PHALAENOPSIS: One Out of Many Does Not Bloom Much more light than is normal, up to 2500 foot-candles will sometimes induce them to bloom. A82-1259 0
PHALAENOPSIS: Pitting of Leaves It resembles virus symptoms but it can be induced by submitting mature plants to temperatures of 35 tc 45 dF with the amount of pitting depending on the duration of the cold; young leaves are more susceptible. Hort. revs. vol.5, 290 0
PHALAENOPSIS: Plant Lets Growing At Base Cut them off and plant separately when their roots are from one to two inches. A78-812 0
PHALAENOPSIS: Pointers Remove the old flowering spikes close to the base of the plant to give them a chance to store carbohydrates for new flowering; before re-potting, wai t for a new leaf growth in the crown to indicate ability to re-establishitself well. F83-10 0
PHALAENOPSIS: Potting in Bark They will grow in gravel, sand, cork, lava, pumice, redwood chips, coconut hair, charcoal, foam rubber, etc., but bark is conventional; let it soak in water from three to 10 hours, sized according to the size of the plants; repotting gives young plants a boost even in six to eight months and they can be moved even when they are in flower; 24 hours after re-potting them give them water with vitamin B-l for two waterings, then go back to normal watering. NZ85-107 0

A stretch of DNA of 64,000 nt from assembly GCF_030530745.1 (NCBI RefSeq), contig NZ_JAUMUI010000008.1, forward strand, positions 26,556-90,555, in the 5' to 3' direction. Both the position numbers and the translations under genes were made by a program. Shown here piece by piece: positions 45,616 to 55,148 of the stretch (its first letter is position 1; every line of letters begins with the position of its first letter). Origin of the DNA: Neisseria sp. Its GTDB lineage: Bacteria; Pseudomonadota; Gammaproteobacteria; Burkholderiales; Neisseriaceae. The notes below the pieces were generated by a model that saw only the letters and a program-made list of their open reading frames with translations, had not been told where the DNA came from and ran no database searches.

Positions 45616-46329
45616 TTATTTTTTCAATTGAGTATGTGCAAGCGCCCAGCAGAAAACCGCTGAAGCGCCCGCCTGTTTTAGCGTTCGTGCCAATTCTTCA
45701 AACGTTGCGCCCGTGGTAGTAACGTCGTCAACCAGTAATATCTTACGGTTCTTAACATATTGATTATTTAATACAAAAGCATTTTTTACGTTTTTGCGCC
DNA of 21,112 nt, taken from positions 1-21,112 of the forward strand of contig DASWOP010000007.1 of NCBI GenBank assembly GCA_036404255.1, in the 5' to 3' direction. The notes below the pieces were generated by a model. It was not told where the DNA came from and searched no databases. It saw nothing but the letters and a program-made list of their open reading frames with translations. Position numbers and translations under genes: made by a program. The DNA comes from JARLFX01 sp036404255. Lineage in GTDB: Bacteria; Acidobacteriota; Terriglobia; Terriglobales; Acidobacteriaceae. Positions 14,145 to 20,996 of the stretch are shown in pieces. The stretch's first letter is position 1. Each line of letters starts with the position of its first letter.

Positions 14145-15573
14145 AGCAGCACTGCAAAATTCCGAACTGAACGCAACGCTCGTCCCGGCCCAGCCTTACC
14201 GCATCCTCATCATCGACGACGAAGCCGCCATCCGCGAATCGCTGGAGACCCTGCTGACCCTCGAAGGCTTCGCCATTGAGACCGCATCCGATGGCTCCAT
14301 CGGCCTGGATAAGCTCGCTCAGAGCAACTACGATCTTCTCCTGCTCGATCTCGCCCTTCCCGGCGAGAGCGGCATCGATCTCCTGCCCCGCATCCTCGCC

PHALAENOPSIS: Potting Medium Most Suitable It is that one which holds the right amount of moisture between waterings; the key is to get a condition which allows air to have access to the roots and still retain moisture; the combinations for such are numerous. A84-129 0
PHALAENOPSIS: Problems Galore And their controls, all the pests and diseases that have attacked them, ailments, virus infections and pests described and illustrated, with the current cult- ural or chemical control proposed; refer to A83-368 0
PHALAENOPSIS: Propagation in Vivo The application of one, out of the several now available, commercial hormone/lanolin paste to the nodal inflorescence buds can cause shoot development of plantlets; the most reliable procedure; for materials, methods, results,etc., refer to A84-1303; AU84-41 0